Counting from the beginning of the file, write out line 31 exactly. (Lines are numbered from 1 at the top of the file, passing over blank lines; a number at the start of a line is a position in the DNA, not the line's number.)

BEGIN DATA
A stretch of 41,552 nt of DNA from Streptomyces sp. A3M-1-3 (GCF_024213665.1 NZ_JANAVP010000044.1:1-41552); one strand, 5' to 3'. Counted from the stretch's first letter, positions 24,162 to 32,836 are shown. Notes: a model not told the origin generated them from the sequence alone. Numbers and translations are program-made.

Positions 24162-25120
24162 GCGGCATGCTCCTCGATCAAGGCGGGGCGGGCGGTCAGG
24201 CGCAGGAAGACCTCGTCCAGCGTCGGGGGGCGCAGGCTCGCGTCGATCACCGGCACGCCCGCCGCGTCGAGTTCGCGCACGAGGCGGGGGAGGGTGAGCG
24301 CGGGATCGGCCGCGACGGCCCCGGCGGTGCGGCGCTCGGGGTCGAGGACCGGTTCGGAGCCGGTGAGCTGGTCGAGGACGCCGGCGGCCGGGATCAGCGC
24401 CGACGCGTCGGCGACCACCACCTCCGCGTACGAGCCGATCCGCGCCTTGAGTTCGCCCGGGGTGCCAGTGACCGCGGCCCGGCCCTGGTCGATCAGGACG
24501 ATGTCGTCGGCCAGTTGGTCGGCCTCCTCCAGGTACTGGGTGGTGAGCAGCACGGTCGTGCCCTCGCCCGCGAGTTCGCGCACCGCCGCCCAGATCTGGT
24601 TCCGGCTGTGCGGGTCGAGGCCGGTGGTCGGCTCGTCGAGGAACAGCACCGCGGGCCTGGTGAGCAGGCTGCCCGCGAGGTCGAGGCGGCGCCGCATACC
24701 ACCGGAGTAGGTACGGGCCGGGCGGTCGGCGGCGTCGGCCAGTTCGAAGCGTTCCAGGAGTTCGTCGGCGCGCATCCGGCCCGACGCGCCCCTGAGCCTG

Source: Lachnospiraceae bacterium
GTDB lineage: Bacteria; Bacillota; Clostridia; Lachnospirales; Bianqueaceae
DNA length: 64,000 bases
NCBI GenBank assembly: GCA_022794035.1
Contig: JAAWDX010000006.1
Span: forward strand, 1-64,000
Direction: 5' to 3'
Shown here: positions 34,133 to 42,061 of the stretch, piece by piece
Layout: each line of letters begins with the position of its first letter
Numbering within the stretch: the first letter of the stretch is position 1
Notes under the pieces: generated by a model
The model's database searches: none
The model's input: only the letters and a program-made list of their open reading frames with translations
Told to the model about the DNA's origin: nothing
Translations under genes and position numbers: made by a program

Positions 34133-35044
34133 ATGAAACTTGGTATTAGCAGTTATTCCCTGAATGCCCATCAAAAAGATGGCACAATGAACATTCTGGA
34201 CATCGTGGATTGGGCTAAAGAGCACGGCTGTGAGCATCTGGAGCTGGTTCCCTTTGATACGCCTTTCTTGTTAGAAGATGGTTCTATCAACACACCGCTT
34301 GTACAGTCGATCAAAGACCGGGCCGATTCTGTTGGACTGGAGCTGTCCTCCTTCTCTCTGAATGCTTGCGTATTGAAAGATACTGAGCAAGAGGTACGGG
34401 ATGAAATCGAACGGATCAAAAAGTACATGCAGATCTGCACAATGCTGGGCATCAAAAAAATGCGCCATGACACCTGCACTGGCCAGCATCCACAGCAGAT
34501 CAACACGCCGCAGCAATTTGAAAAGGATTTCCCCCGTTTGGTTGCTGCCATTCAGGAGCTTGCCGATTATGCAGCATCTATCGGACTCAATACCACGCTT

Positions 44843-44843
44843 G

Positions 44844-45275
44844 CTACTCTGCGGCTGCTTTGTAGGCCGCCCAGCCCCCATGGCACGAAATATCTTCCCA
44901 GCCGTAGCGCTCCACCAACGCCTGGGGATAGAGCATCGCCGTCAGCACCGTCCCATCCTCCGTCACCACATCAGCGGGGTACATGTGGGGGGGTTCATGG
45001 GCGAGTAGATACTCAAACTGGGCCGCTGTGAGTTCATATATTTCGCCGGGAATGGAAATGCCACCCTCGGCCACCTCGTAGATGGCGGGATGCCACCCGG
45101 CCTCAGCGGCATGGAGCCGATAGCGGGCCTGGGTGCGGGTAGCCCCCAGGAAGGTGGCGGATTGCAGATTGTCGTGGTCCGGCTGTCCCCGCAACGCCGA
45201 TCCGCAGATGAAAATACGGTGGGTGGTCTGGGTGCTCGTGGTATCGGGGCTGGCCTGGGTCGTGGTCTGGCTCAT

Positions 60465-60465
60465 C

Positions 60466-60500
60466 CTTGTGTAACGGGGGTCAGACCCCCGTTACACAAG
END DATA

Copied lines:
Positions 44843-44843